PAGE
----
Source: Electronic Beats Magazine, 3, 2011
Author: Hans-Joachim Irmler
“Like a forgotten treasure chest”
Hans-Joachim Irmler on Popol Vuh’s Revisited & Remixed 1970-1999
Hans-Joachim Irmler is one of the founding members of the krautrock outfit Faust. Asie from his solo work, Irmler currently performs together with Einstürzende Neubauten percussionist FM Einheit and Berliner post-rockers To Rococo Rot. He lives in southern Germany where he also runs Klangbad Studios.
It is difficult nowadays to use the term ‘krautrock’ without confusing people: everyone seems to have a different definition. I can certainly speak for Faust, and because I knew Florian Fricke so well, I think I can do so for Popol Vuh too. Generally, the term ‘krautrock’ describes an entire spectrum of stylistic eclecticism within German progressive rock in the early seventies. Aside from the prog aspect, I think the main common denominator amongst krautrock bands was the insight that Germans couldn’t compete with the great American of British beat bands. We understood that this wasn’t part of our musical roots – especially because the Nazis had spurned anything jazz- or blues-oriented. No, what we Krauts brought to the table of international musical progress three decades after the war was sonic experimentation and the concept of rhythmic repetition.
At least in Germany, krautrock is still waiting to be discovered and embraced by the masses. It’s like a long forgotten treasure chest. I know Popol Vuh’s Florian Fricke suffered terribly from not being taken seriously in his home country. Neither his success in the UK nor his fame with Werner Herzog’s film scores were enough to satisfy his need for broader recognition. In my mind, I somehow link his untimely death to this disappointment.
This posthumously released Popol Vuh compilation will hopefully bring some awareness to some of the finest German music ever recorded.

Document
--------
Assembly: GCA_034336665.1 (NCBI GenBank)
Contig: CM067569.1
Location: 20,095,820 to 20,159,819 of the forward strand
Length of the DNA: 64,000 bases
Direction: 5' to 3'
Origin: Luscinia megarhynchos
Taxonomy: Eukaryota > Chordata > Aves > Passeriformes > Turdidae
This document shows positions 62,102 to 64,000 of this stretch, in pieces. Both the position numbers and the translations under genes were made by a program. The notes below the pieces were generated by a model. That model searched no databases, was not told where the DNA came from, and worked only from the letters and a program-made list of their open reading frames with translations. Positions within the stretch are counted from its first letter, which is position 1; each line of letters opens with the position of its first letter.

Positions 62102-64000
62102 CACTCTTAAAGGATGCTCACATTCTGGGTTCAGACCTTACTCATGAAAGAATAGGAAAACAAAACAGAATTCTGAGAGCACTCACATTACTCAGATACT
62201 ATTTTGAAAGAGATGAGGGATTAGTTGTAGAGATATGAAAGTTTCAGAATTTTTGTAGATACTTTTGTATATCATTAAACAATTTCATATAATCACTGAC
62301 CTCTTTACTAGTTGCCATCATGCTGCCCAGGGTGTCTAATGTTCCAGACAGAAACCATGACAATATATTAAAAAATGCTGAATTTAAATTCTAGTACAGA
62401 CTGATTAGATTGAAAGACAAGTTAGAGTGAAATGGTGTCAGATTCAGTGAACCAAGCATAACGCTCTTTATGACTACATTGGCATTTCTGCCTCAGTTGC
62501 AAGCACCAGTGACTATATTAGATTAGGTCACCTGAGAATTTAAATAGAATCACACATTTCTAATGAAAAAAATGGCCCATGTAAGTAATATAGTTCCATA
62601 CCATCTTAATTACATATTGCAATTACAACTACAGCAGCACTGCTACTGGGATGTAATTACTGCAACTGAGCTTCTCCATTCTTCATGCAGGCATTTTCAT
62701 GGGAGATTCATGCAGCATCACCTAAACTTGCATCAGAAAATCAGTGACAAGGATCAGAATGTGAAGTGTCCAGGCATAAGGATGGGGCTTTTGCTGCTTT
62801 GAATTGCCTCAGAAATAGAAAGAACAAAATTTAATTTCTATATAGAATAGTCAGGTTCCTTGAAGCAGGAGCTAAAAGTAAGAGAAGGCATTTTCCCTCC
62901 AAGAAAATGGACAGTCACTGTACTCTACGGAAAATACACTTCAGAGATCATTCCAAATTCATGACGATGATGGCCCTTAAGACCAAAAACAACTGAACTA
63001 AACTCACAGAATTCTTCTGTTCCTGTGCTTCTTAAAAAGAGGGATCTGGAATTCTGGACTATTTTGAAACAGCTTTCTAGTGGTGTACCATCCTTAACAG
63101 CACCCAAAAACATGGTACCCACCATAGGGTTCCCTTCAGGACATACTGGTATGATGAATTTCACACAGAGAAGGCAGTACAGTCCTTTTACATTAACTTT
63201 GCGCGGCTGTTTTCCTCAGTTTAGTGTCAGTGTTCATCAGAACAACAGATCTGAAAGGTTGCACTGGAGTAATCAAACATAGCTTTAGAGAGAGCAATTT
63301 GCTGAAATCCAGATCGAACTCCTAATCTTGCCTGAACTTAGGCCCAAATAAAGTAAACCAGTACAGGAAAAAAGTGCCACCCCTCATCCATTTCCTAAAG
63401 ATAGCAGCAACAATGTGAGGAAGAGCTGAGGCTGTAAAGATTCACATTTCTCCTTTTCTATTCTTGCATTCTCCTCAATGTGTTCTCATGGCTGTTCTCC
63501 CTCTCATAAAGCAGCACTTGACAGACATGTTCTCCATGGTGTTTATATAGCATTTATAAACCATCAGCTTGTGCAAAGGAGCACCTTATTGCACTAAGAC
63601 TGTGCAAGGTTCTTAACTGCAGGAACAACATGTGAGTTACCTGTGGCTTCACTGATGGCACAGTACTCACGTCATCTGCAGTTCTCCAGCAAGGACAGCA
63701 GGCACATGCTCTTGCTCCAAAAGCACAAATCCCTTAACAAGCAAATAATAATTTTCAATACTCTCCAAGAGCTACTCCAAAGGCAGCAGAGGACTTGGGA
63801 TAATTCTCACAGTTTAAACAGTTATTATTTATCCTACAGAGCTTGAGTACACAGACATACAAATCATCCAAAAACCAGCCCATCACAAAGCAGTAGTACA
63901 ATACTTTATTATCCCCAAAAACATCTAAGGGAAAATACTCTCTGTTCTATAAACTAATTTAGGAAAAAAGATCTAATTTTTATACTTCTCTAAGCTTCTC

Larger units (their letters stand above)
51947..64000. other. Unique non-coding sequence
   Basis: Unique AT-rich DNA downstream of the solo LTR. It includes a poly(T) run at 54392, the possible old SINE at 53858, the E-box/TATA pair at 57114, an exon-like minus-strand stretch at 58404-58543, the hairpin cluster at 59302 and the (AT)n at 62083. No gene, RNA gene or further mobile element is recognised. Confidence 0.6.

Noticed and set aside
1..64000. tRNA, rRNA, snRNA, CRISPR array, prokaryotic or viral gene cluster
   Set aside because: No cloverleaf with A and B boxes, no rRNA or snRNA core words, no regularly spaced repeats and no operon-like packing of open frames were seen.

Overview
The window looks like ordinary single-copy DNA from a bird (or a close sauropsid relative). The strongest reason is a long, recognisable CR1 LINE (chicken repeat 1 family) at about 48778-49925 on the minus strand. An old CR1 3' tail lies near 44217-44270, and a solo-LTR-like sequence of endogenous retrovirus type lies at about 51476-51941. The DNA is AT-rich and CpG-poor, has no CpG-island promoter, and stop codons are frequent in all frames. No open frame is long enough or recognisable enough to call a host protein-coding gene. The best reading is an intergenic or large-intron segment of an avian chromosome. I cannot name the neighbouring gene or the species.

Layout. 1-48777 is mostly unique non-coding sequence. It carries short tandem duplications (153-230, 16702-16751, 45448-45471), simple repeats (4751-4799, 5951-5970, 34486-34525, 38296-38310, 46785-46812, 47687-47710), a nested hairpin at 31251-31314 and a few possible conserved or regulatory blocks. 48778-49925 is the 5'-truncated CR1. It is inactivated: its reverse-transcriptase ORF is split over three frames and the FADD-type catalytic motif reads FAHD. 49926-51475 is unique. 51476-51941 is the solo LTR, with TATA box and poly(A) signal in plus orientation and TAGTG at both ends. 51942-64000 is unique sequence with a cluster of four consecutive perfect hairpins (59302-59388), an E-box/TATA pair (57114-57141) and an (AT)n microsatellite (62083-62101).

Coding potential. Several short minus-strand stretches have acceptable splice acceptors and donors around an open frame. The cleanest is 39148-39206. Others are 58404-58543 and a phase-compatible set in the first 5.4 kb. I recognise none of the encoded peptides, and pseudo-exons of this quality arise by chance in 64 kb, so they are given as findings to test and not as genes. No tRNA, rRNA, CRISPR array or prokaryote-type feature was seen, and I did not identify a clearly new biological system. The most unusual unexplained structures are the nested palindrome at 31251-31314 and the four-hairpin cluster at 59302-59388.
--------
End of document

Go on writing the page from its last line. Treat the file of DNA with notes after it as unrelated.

This release comes with a bonus disc of remixes, including tracks by Mika Vainio of Pan Sonic, Mouse on mars, Thomas Fehlman and Moritz von Oswald, who’ve all done a good job in processing old into new. But far more than remixes, it’s the original pieces that stand their ground with adamant authority. Take ‘In den Gärten Pharaos’ from Popol Vuh’s 1971 album of the same title. At seventeen minutes long, this song is nothing less than majestic. And it doesn’t sound dated in the least. On the contrary, every single layer of percussion of Moog-III sound is interwoven in the most progressive and elegant possible way. Fricke’s use of melodies – or should I say his deconstruction of melodies – was visionary.
I know that when making music, Florian had very specific strategies. Shortly before his death in 2001, he came to visit me in my studio to discuss the possibility of collaboration. He left me with a tape containing the rough layout for a new Popol Vuh piece. I was surprised that there were such straight ahead melodies on the tracks, but he assured me that they would eventually be replaced.
Essentially the melody lines only served as a guideline for what was later to spliced, taken apart and put back together again in classic Fricke fashion. To my ear, there’s plenty of Popol Vuh in acts like Aphex Twin of Basic Channel.
Listening to this compilation was the first time in several years that I had listened to many of the Popol Vuh tracks. What surprised me was how easy it was to listen to Revisited & Remixed 1970-1999 in one go. At times, I had to remind myself that this was a compilation and not a proper album release – the songs fit together that well.
On a final not regarding the remixes: honestly, they’re mostly good. But for me the standout tracks is Mika Vainio’s remix of ‘Nachts: Schnee’. Vainio is the only artist to stay true to the structure of the Popol Vuh original. From what I can tell, the only thing he seems to have added is what I’d describe as ‘electronic slaps’, which appear out of the blue to hit you right in the face.
Listening to Vainio’s remix, I thought to myself: if Popol Vuh were still around and making music today, that’s exactly what they’d sound like. It was the listening to the continuation of a path Florian had laid out some forty years ago. If only he’d lived long enough to hear it.